most of them don’t have to worry about right now is whether they need a tetanus shot.

Scattered social media posts from Texas have invoked the importance of tetanus shots for those
who have been wading through floodwaters; a U.S. congressman urged residents to start
considering whether they needed to get booster shots.

Those suggestions are based on the widespread belief that contact with floodwaters increases a
person’s risk of contracting tetanus, a potentially fatal infection.

That, health experts say, is simply untrue.

“It’s this old wives’ tale. It’s a myth,” Michael Osterholm, director of the University of Minnesota’s
Center for Infectious Disease Research and Policy, told STAT.

Osterholm expressed concern that public health authorities in the affected parts of Texas and
Louisiana — and in places taking evacuees from the flood zone — would try to mount mass
tetanus vaccination efforts.

Doing so would divert resources that are needed elsewhere and unnecessarily alarm people who
are already engulfed in a highly stressful situation, Osterholm said.

The Centers for Disease Control and Prevention does not recommend tetanus shots for people
who have been in floodwaters. “Exposure to flood waters does not increase the risk of tetanus, and
tetanus immunization campaigns are not needed,” the CDC website states.

The widespread belief may stem from the fact that being in floodwaters — which can be full of
debris and too murky to see through — does increase a person’s risk of experiencing a puncture
wound.

Taking part in the cleanup operations that follow these disasters also carries increased risk of
puncture wounds.

Both the CDC and the Occupational Health and Safety Administration recommend that workers
involved in flood cleanups ensure that their tetanus vaccination status is up to date.


For full article, see STAT.


Big Tobacco Won’t Let the FDA Cut Nicotine Without a Fight
By Anna Edney and Jennifer Kaplan/August 3, 2017/Bloomberg Businessweek

Lobbyists will likely lead the campaign against making cigarettes less addictive

In 2009 a Democratic Congress and president gave the U.S. Food and Drug Administration the
power to regulate tobacco. Eight years later, under a White House and Congress controlled by
Republicans, the FDA made its strongest use of that authority.

On July 28 it said it would move to cut the level of ­nicotine in cigarettes to nonaddictive levels. The
news shocked Washington and Wall Street, sending tobacco stocks plunging and lobbyists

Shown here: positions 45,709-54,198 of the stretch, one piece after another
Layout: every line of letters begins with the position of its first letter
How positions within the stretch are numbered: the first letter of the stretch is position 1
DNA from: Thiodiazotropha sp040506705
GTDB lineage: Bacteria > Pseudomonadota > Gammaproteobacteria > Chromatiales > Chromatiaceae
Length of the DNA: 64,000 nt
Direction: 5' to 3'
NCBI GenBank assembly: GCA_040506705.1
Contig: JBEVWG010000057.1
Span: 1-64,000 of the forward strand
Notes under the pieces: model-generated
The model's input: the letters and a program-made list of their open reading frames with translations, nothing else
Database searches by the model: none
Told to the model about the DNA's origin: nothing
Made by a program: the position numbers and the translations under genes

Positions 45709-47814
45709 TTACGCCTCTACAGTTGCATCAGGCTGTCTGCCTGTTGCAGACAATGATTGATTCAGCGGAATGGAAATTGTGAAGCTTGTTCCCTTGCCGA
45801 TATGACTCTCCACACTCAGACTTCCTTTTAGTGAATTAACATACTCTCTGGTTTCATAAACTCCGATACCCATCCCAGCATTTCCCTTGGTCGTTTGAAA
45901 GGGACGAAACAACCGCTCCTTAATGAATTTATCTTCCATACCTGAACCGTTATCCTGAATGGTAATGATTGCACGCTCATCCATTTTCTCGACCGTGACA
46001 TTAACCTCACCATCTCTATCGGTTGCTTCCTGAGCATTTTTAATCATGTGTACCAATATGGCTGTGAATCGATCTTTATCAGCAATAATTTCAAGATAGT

scrambling to respond.

The policy is the latest sign that FDA Commissioner Scott Gottlieb, who was confirmed in early
May, is turning out to be among the most aggressive (and unpredictable) cabinet officials during
the early days of the Trump administration.

In less than three months, Gottlieb, a 45-year-old physician and cancer survivor, has moved quickly
on a number of issues not typically within the FDA’s purview, including the high cost of prescription
drugs and the opioid crisis. In June, Gottlieb took the rare step of asking a drug company to pull a
powerful opioid pain medication off the market. Although the company wasn’t legally required to do
so, it complied.

“I’ve pledged a deep commitment to taking aggressive steps to address the epidemic of addiction
to opioids,” Gottlieb said in announcing the nicotine policy. “I’ll pursue efforts to reduce addiction to
­nicotine with the same vigor.”

His proposal to make cigarettes less addictive could lead to the most sweeping effort to reduce
smoking in the U.S. since 1965, when President Lyndon Johnson signed a law requiring packs of
cigarettes to carry a health warning.

It also strikes an adversarial tone with the $130 billion tobacco industry, a surprising move for an
administration that’s rolling back regulations. It’s not clear whether Gottlieb personally sought
President Trump’s counsel before making the announcement.

An administration official says the White House ­supports the policy and disagreed that it was a
break from Trump’s antiregulation agenda.

See Bloomberg Businessweek for full article.

Maine Raises Smoking Age to 21 After Lawmakers Override Veto
By Matthew Haag/August 2, 2017/NY Times

Maine will become the fourth state to raise the smoking age to 21 and will adopt stricter
regulations on the sale of electronic cigarettes after lawmakers on Wednesday voted
overwhelmingly to override the governor’s veto.

Gov. Paul R. LePage, a Republican, had called the bill an attempt to “social engineer our lives,”
saying that if 18-year-olds can join the military and fight in wars, they should be allowed to decide
on their own whether to use tobacco.

Senator Paul Davis, a Republican who wrote the bill, said the governor’s remarks showed that he
had missed the point of the legislation.

“People who join the military don’t have 15-year-old kids following them around and being
impressed by their actions,” Mr. Davis told reporters after the Senate’s vote on Wednesday. “It’s
about the availability of cigarettes in schools.”

Starting in July, anyone under 21 will not be allowed to buy tobacco products in the state, which will
join California, Hawaii and New Jersey as the only states to raise the age limit to 21, from 18.
Maine’s new regulations will also apply to devices like e-cigarettes, which are popular among
teenagers; hookah pipes; and smoking accessories.

In the last two decades, tobacco use among teenagers in Maine has dropped drastically, mirroring
a similar decline across the country. But the state still ranks near the top for high schoolers who
smoke cigarettes: In 2015, 11.2 percent of Maine high school students smoked, just above the
national average of 10.8 percent, according to the most recent data from the Centers for Disease
Control and Prevention.